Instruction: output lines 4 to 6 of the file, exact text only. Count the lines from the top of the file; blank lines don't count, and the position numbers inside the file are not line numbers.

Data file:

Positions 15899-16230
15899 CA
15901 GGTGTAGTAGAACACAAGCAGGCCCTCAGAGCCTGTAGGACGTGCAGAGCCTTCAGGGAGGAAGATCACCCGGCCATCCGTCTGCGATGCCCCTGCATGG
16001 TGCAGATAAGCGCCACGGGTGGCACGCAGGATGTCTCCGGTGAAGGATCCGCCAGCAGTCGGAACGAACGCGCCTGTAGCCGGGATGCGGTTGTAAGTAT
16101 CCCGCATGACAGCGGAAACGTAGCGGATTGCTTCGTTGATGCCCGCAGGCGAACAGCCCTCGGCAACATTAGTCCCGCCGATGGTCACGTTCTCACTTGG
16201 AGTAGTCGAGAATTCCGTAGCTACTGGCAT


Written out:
16001 TGCAGATAAGCGCCACGGGTGGCACGCAGGATGTCTCCGGTGAAGGATCCGCCAGCAGTCGGAACGAACGCGCCTGTAGCCGGGATGCGGTTGTAAGTAT
16101 CCCGCATGACAGCGGAAACGTAGCGGATTGCTTCGTTGATGCCCGCAGGCGAACAGCCCTCGGCAACATTAGTCCCGCCGATGGTCACGTTCTCACTTGG
16201 AGTAGTCGAGAATTCCGTAGCTACTGGCAT